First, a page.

Posted on 07 July 2012 by brett
The Children of Auschwitz, Birkenau Camp
I had the chance to visit Krakow, Poland and the “Auschwitz” concentration/extermination camps in 2004. My visit to Poland was for business and I was petrified to see what happened there between 1940 and 1945 (the Soviet liberation). Our last minute trip to Berlin, Germany made it possible to reverse a past regret. On the way to Zdiar, Slovakia we spent a few days around Krakow and Auschwitz.
To summarize our experience, Auschwitz is a place everyone should see. Yes, it is unimaginably sad and gruesome….. but, at the same time a valuable reminder of how dangerous the world can be. Believe it or not, these Nazi Germany crimes happened less than 70 years ago. Operated by the Third Reich during WWII, Auschwitz was the largest death camp where 1.1 million of the 6 million European Jews were killed. Continue Reading
Posted on 04 June 2012 by christie
Beautiful sunset views of Tzfat
Tzfat (Safed in Arabic), is a charming ancient city where spirituality, mysticism and artistry come together to create a harmonious and enchanting atmosphere. As Israel’s most elevated city (900m), it’s perched high in the Upper Galilee mountains about two hours northeast of Tel Aviv. We rented a car in Tel Aviv to make our way into the countryside. It was surprisingly hassle-free navigating around Israel with signs in English and no check points (unlike our experience in Jordan). Little is known about Tzfat’s early history, but archeologists have found evidence that the city was inhabited since 1500 BC. The city flourished during the 15th and 16th centuries with the settlement of Sephardic Jews who fled from the Spanish Inquisition. Many were practicing Jewish Mysticism (Kabbalah). Shortly thereafter the city was declared one of the four holy cities of Israel.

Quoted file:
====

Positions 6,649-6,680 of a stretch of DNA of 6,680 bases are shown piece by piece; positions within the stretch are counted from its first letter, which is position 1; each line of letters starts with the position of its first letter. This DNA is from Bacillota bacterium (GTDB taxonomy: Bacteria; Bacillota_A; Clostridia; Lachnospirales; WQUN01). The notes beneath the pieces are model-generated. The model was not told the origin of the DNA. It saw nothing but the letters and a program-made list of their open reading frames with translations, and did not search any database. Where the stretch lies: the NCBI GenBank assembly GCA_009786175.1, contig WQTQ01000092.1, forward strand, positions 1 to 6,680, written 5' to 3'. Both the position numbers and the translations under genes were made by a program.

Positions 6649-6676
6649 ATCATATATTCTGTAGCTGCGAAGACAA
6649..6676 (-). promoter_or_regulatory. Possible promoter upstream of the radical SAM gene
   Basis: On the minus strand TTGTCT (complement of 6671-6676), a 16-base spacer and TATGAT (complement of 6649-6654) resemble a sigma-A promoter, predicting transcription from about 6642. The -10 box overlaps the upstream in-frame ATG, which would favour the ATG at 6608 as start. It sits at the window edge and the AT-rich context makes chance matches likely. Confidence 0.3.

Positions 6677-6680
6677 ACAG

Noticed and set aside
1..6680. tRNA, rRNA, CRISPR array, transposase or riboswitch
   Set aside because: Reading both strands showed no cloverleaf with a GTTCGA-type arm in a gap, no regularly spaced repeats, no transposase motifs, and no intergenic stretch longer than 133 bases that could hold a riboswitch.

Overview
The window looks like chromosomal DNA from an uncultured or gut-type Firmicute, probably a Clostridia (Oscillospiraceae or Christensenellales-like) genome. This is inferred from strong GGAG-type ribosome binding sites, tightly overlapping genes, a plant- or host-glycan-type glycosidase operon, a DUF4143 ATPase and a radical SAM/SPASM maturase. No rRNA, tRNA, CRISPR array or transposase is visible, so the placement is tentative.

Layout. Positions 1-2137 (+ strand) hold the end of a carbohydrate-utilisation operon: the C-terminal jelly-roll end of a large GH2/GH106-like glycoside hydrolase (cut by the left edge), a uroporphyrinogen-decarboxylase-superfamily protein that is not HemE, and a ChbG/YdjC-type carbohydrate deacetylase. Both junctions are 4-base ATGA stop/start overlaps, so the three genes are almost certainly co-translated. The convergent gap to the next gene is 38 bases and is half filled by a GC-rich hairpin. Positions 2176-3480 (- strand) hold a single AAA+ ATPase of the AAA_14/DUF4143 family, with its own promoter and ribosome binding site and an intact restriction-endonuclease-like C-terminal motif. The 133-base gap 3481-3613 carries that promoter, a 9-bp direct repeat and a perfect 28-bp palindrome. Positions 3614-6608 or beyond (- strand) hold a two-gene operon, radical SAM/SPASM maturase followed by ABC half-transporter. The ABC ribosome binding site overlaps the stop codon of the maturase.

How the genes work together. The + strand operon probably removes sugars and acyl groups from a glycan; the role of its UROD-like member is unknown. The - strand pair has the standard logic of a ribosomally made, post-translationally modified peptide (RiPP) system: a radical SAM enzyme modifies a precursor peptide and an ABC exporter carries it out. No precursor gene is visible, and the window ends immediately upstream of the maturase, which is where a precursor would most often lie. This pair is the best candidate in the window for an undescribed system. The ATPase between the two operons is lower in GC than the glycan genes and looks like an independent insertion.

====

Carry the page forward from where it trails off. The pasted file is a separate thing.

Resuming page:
Alleyways meet Judaism in Tzfat
There is warm and almost magical feeling in the air as you wander through Tzfat’s labyrinth of narrow cobbled stone alleyways. It’s easy to find hidden beauty as you turn each corner, encountering centuries old synagogues, antiquated stone houses, stunning turquoise doors, and decorated iron gates. The spiritual city is home to a mix of traditional Hasidic Jews and modern Supernaturalists practicing Kabbalah through mystical teachings of Judaism. There are a number of bohemian travelers as well as student groups that come to Tzfat from around the world to study Judaism and connect with their inner soul. Continue Reading
Posted on 30 May 2012 by brett
Old City, Jerusalem (Israel)
If you haven’t visited Jerusalem, go! I am still hitting myself for not going until 36 years of age. There is a special feeling in Jerusalem hard to describe…. and I’m not saying that because I was raised Jewish. One super interesting discovery (of many) is that Old City is one square kilometer and consists of only 36,000 residents. An astonishing 72% are Muslim (26,000), 6,000 Christians (17%), and 4,000 Jews. Of the Christians, 2,000 are Armenian. The city is divided into four quarters: 1) Muslim 2) Christian 3) Jewish 4) Armenian. We wondered why a country “Armenia” has its own quarter? The answer is that Armenia was granted its space because it’s the only country 100% of one religion, Christianity.
Wailing at the Western Wall
With so many religious types, it’s truly amazing that Jerusalem chugs along in harmony. All we hear on the news is about Israel’s struggles to keep peace with the Islamic world. Our experience in Jerusalem (and Israel) has been nothing but friendly and peaceful. Of course, religious fanatics are there and very serious. The funny thing is that they typically ignore you as a tourist because they are so focused on their religious task at hand. Continue Reading